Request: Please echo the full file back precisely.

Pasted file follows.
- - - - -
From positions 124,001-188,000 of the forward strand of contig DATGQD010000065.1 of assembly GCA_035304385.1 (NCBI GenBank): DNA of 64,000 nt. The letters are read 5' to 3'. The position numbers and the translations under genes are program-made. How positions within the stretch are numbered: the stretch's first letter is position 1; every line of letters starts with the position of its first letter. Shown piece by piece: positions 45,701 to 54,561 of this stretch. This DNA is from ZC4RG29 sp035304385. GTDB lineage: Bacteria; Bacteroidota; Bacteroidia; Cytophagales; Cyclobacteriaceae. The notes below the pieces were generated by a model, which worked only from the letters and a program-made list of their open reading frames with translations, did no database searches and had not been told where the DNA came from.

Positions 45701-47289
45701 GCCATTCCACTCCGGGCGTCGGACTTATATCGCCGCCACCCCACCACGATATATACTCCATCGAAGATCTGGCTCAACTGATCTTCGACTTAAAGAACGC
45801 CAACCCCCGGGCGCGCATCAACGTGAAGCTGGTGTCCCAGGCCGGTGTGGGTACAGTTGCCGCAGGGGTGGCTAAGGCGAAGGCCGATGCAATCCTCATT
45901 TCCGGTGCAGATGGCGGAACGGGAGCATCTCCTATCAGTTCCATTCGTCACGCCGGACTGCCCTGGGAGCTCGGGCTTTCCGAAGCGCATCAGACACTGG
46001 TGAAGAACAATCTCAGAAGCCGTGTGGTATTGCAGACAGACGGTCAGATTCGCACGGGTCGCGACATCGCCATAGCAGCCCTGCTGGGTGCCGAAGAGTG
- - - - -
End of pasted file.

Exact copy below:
From positions 124,001-188,000 of the forward strand of contig DATGQD010000065.1 of assembly GCA_035304385.1 (NCBI GenBank): DNA of 64,000 nt. The letters are read 5' to 3'. The position numbers and the translations under genes are program-made. How positions within the stretch are numbered: the stretch's first letter is position 1; every line of letters starts with the position of its first letter. Shown piece by piece: positions 45,701 to 54,561 of this stretch. This DNA is from ZC4RG29 sp035304385. GTDB lineage: Bacteria; Bacteroidota; Bacteroidia; Cytophagales; Cyclobacteriaceae. The notes below the pieces were generated by a model, which worked only from the letters and a program-made list of their open reading frames with translations, did no database searches and had not been told where the DNA came from.

Positions 45701-47289
45701 GCCATTCCACTCCGGGCGTCGGACTTATATCGCCGCCACCCCACCACGATATATACTCCATCGAAGATCTGGCTCAACTGATCTTCGACTTAAAGAACGC
45801 CAACCCCCGGGCGCGCATCAACGTGAAGCTGGTGTCCCAGGCCGGTGTGGGTACAGTTGCCGCAGGGGTGGCTAAGGCGAAGGCCGATGCAATCCTCATT
45901 TCCGGTGCAGATGGCGGAACGGGAGCATCTCCTATCAGTTCCATTCGTCACGCCGGACTGCCCTGGGAGCTCGGGCTTTCCGAAGCGCATCAGACACTGG
46001 TGAAGAACAATCTCAGAAGCCGTGTGGTATTGCAGACAGACGGTCAGATTCGCACGGGTCGCGACATCGCCATAGCAGCCCTGCTGGGTGCCGAAGAGTG